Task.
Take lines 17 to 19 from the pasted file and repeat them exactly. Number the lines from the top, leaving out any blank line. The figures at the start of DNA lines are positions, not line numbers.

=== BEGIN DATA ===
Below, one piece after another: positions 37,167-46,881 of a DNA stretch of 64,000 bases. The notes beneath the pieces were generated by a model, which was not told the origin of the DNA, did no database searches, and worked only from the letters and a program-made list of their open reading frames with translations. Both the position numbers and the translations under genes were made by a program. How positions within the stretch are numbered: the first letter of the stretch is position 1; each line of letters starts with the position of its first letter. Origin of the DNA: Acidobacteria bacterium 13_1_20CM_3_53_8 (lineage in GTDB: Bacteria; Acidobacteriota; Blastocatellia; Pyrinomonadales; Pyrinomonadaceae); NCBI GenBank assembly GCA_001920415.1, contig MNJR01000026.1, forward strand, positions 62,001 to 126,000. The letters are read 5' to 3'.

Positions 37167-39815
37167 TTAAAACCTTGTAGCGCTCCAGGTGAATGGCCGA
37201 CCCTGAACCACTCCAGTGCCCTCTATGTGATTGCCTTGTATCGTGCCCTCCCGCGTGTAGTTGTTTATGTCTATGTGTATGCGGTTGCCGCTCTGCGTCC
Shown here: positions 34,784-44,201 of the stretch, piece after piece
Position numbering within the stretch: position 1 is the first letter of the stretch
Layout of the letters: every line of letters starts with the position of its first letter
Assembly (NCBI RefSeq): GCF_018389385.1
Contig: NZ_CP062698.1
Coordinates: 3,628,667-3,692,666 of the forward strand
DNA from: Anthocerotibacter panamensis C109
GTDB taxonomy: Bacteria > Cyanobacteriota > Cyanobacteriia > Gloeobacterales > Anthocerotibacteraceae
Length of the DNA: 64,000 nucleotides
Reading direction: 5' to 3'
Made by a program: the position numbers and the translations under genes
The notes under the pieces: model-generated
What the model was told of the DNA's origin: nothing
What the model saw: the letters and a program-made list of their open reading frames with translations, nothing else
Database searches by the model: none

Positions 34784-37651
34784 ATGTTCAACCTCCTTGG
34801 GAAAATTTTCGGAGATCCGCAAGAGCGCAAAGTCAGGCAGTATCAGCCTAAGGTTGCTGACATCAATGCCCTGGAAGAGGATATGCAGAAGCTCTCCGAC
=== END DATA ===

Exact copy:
What the model was told of the DNA's origin: nothing
What the model saw: the letters and a program-made list of their open reading frames with translations, nothing else
Database searches by the model: none